In the 1980’s, makeup effects artists like Tom Savini, Stan Winston, Dick Smith, Kevin Yagher, Rick Baker and Rob Bottin were the superstars of the industry. In the 1990’s, it was KNB. Young readers of magazines like Fangoria idolized these people and wanted to do what they did. They were the headliners at conventions and were recognizable names to fans and considered just as deserving of the “master of horror” title as directors like John Carpenter and Wes Craven.
Sadly, that’s not the way it is anymore. FX artists are no longer idolized by the bulk of horror fans and are glad just to be working, to still have new things to create. It’s tough to say where things changed, although it would be easy to simply say that it was the rise of digital technology.
That certainly has something to do with it, although practical FX artists have found a proper marriage between the two formats in many different cases. Guillermo Del Toro is a director who has always excelled at blending together practical and digital effects rather seamlessly. They are different tools that serve different purposes, and they can work well together unless one is taking work away from the other.So, while it’s easy to blame CGI, it can’t take the full blame. Instead, we have to look at the other ways the genre has changed in that time. Probably the biggest difference is distribution. In the 1980’s and 1990’s everything was either theatrical or straight to video. It seems strange that there would be a way to blur the lines between the two, but now that’s all we have. Things that fall into a weird gray area. Maybe they have a limited release, maybe they have a simultaneous theatrical/DVD/Blu-Ray/VOD release, or—and this is quickly becoming the most common—maybe they just go directly to streaming. The whole concept of the distribution model is changing. You wouldn’t think this would have an effect on, well, effects, but it does.
It has an effect on the fans and the horror community as a whole. The horror filmswith the most impressive practical effects work aren’t generally the ones hitting mainstream theaters. On the surface, it seems good that there are so many horror films hitting so many platforms at once, but it actually makes it much harder to track down a specific movie. Because of this, even when a new horror showcases excellent FX work—let’s use Late Phases as recent example—those effects are only praised by a few people because not everyone has seen it.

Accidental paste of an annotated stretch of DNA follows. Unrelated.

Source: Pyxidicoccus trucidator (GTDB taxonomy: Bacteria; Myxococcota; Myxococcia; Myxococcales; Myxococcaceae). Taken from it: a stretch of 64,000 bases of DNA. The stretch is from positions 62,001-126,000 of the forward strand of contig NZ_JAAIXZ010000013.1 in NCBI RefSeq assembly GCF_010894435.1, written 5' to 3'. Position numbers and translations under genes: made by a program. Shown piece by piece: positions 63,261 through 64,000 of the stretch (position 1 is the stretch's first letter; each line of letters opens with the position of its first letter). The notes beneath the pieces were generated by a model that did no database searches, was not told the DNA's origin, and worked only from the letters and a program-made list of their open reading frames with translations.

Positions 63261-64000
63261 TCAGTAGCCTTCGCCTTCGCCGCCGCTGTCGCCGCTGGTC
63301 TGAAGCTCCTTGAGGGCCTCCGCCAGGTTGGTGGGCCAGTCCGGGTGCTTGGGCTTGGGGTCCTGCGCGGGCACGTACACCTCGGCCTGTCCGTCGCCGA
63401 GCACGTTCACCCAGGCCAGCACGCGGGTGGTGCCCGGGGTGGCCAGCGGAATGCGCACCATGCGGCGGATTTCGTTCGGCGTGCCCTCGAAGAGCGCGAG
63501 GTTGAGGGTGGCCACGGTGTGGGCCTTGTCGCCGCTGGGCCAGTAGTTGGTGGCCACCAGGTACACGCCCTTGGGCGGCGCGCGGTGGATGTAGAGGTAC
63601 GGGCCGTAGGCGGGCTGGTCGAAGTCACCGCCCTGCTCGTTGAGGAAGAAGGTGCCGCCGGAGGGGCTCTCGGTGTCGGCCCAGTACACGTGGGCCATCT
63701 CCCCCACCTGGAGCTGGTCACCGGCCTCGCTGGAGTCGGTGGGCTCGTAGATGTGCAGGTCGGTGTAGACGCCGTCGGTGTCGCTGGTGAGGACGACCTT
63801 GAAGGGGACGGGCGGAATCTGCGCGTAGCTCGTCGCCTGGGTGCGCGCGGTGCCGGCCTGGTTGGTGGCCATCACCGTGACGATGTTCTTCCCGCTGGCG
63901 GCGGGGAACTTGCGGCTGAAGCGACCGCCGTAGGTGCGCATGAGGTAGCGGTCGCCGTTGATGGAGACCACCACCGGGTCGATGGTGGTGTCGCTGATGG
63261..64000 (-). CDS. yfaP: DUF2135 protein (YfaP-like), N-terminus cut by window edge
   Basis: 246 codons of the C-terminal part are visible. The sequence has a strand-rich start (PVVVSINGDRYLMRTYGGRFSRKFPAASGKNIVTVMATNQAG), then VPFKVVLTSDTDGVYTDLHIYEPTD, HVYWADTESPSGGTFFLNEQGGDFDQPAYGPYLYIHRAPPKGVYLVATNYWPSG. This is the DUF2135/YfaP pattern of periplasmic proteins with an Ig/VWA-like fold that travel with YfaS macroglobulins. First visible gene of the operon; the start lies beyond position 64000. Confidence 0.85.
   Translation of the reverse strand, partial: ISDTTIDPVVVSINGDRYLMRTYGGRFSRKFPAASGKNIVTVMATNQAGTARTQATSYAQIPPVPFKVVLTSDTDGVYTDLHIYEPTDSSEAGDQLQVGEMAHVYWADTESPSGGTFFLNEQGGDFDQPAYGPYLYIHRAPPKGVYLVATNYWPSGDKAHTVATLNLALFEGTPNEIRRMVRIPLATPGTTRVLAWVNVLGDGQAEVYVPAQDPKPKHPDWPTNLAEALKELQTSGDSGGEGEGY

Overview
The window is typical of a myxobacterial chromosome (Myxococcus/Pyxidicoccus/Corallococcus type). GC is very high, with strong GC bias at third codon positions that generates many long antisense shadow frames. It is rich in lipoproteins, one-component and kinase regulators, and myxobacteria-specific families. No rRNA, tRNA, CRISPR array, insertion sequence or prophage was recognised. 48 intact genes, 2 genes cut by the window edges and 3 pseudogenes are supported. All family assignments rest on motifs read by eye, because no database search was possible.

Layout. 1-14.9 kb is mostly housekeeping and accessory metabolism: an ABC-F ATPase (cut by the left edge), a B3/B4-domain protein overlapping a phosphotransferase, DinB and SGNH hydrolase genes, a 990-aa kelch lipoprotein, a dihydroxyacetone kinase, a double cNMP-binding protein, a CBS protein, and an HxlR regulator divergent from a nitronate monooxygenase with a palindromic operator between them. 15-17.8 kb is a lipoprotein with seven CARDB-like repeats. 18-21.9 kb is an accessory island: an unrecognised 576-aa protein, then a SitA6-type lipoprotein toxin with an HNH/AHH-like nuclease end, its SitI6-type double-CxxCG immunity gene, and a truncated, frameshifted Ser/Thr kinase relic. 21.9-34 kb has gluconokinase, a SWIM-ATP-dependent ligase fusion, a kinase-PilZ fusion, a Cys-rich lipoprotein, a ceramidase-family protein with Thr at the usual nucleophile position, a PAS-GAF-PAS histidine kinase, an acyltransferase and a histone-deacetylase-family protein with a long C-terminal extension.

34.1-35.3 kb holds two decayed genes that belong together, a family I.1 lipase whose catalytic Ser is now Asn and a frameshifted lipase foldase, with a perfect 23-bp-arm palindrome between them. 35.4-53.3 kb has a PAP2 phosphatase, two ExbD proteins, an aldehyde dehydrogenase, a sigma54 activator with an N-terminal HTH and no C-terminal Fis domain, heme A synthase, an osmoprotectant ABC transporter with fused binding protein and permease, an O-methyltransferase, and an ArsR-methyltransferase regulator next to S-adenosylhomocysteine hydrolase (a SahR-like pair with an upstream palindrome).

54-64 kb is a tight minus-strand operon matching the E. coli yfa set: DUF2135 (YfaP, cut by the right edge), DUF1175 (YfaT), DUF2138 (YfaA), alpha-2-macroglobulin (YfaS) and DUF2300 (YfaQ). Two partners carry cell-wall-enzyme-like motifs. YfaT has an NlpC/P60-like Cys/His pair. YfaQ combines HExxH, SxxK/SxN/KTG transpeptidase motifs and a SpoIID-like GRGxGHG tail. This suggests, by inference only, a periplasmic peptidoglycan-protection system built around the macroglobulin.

Timing is also a factor here. Because of the various release platforms with different schedules, one person may see a movie months before someone else and can either forget about it or just move on to the next thing before other people discover it. Then you have to take into account that there’s never been a better time to get into filmmaking, in some ways, because anyone can do it and put it out there for almost no cost. Yet, because of that, there are a lot of bad horror flicks out there right now, a great many without much to praise in the effects department.
It’s so hard to tell right now which features are going to be remembered and which will be forgotten. Which titles will fall off the radar and be discovered years later? There are still movies from the 1980’s and ‘90’s being unearthed, restored and introduced to new legions of fans. Look at titles like Halloween: The Curse of Michael Myers and Nightbreed, both films with superior versions thought to be long-lost which were then beautifully restored and introduced to new audiences.
Right now, it’s hard to say what can save practical effects and make them relevant again. The only way to do it might be for the big studios to take an interest and, luckily, we are starting to see that more and more. J.J. Abrams Star Trek had almost as many practical effects as digital aliens and Guardians of the Galaxy was absolutely full of gorgeous FX makeup. The new Star Wars will feature 90% practical effects and that’s tracking to have one of the biggest releases in history. These movies may not be horror, but they are massive nonetheless. They’re some of the biggest films in the world and if they’re taking more care to include practical makeup and FX work, that can only be a good sign for horror in the long run.